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Barnhart Aircraft, Inc., v. Preston

Supreme Court of California
Mar 24, 1931
297 P. 20 (Cal. 1931)

Summary

holding that a party's acts can be used to construe its interpretation of an agreement only where such acts were "direct, positive and deliberate and . . . done in an attempted compliance with the terms of the contract or agreement"

Summary of this case from F.B.T. Productions, LLC v. Aftermath Records

Opinion

Docket No. L.A. 10445.

March 24, 1931.

APPEAL from a judgment of the Superior Court of Los Angeles County. Hugh J. Crawford, Judge. Reversed.

The facts are stated in the opinion of the court.

Leslie H. Kranz and Wellburn Mayock for Appellants.

Dryer, Castle, McConlogue Richards, Dryer, Castle Richards, C.H. Hartke, Bruce Wallace and H.L. Pratt for Respondent.


THE COURT.

In making an order of transfer to this court we were satisfied that the District Court of Appeal, Third Appellate District, properly reversed the judgment entered for the plaintiff, but we were unable to agree with all of the reasons advanced by that court in support of its conclusion. The following portion of the opinion prepared by Mr. Justice Pullen, pro tempore, meets with our approval, and is therefore adopted as and for the decision of this court:

"This is an action on a contract, one count being for the breach thereof and the other for goods sold and delivered and for the reasonable value of a certain brick-making machine.

"Appellants were engaged in the manufacture and sale of pressed brick and entered into an agreement with Barnhart Aircraft, Inc., respondent herein, who agreed to design and construct an automatic brick-making machine capable of producing 25,000 bricks conforming to certain designated specifications in ten or less successive hours. Respondent agreed to deliver the completed machine not later than one year from the date of the agreement; and when it was demonstrated that the machine would make the number, kind and character of brick in the prescribed time then appellants were to pay to respondent the amount agreed upon.

"Respondent designed and undertook the construction of the machine and set it up for demonstration purposes at the brick yard of appellants. Several demonstration runs were made, but never did the machine perform as required by the contract. . . . Respondent claims failure of the machine to perform was due to the fact the concrete mixer and conveyor as furnished by the appellants were inadequate to supply to the machine the mixture in sufficient quantity or of required composition. Respondent sets forth in its complaint that it was understood and agreed between the parties that appellants were to furnish, provide and install in connection with said brick-making machine a concrete mixer in all respects adequate to provide and capable of providing sufficient concrete in the proper form and mixture to permit said machine to operate in the making of brick continuously and to produce 25,000 brick in ten or less successive hours. It, therefore, was essential to the cause of action of respondent to prove this material allegation. This purported understanding or agreement was based upon paragraph (t) of the contract, which read as follows: `Second party [respondent herein] will furnish all necessary machinery, motors and attachments for operation of said machine, save concrete mixer, power line or lines and steam curing rooms.' In interpreting paragraph (t), quoted above, the trial court permitted parol evidence to be introduced for the purpose of explaining what was termed an extrinsic ambiguity.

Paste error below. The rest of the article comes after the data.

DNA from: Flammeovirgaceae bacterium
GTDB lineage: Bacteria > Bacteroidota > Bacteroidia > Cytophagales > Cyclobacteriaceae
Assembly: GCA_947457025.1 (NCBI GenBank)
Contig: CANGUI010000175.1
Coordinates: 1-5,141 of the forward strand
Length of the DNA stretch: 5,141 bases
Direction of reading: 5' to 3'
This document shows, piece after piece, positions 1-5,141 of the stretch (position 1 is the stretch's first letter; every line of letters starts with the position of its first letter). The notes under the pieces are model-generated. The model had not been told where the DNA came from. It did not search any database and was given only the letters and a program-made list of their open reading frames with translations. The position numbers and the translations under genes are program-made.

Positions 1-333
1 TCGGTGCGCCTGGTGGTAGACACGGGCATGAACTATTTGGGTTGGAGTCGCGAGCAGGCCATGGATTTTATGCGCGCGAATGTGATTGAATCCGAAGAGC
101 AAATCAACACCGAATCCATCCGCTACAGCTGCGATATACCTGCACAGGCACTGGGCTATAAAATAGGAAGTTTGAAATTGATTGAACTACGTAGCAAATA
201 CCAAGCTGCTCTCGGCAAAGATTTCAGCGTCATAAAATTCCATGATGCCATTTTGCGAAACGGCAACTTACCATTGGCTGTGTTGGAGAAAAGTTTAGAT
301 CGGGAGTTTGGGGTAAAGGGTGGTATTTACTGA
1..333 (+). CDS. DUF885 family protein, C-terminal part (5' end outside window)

"The first point to be determined, therefore, is whether such an ambiguity is found in the language of paragraph (t) and whether or not the trial court erred in receiving parol evidence in respect to the construction of the paragraph to which we have referred. The trial court, believing paragraph (t) contained such an extrinsic ambiguity, permitted parol evidence to be admitted. This was done under the provisions of sections 1856 and 1860 of the Code of Civil Procedure. Section 1856 of the Code of Civil Procedure reads as follows:

"`When the terms of an agreement have been reduced to writing by the parties, it is to be considered as containing all those terms, and therefore there can be between the parties and their representatives, or successors in interest, no evidence of the terms of the agreement other than the contents of the writing, except in the following cases:

"`1. Where a mistake or imperfection of the writing is put in issue by the pleadings;

"`2. Where the validity of the agreement is the fact in dispute.

"`But this section does not exclude other evidence of the circumstances under which the agreement was made or to which it relates, as defined in section eighteen hundred and sixty, or to explain an extrinsic ambiguity, or to establish illegality or fraud. The term agreement includes deeds and wills, as well as contracts between parties.'

"Section 1860 of the Code of Civil Procedure is as follows:

"`For the proper construction of an instrument, the circumstances under which it was made, including the situation of the subject of the instrument, and of the parties to it, may also be shown, so that the judge be placed in the position of those whose language he is to interpret.'

[1] "The rule as stated in section 1860 of the Code of Civil Procedure can only be invoked to explain an ambiguity which appears upon the face of the document itself. ( United Iron Works v. Outer Harbor Dock Wharf Co., 168 Cal. 81 [ 141 P. 917, 919]; Peterson v. Chaix, 5 Cal.App. 525 [ 90 P. 948].) In United Iron Works v. Outer Harbor etc. Co., supra, the court said:

"`Appellant undertook by parol evidence of the "surrounding circumstances" to show that there was such a warranty given even if it were not expressly embodied in the written contract. The objections to the admission of this evidence were sustained and this is the first one of the asserted errors, the contention being that under section 1647 of the Civil Code and section 1860 of the Code of Civil Procedure such evidence was clearly admissible. In this, however, appellant errs. "These sections but enact the common-law rule. It is never within their contemplation that a contract reduced to writing and executed by the parties shall have anything added to it or taken away from it by such evidence of `surrounding circumstances'." This rule of evidence is invoked and employed only in cases where upon the face of the contract itself there is doubt and the evidence is used to dispel that doubt, not by showing that the parties meant something other than what they said but by showing what they meant by what they said. ( Harrison v. McCormick, 89 Cal. 327 [23 Am. St. Rep. 469, 26 P. 830]; Kreuzberger v. Wingfield, 96 Cal. 251 [31 P. 109]; Balfour v. Fresno Canal Co., 109 Cal. 221 [41 P. 876]; 3 Jones' Commentaries on Evidence, sec. 454.)'

"Jones in his Commentaries on Evidence, volume 3, section 454, cited in the foregoing opinion, states the rule as follows: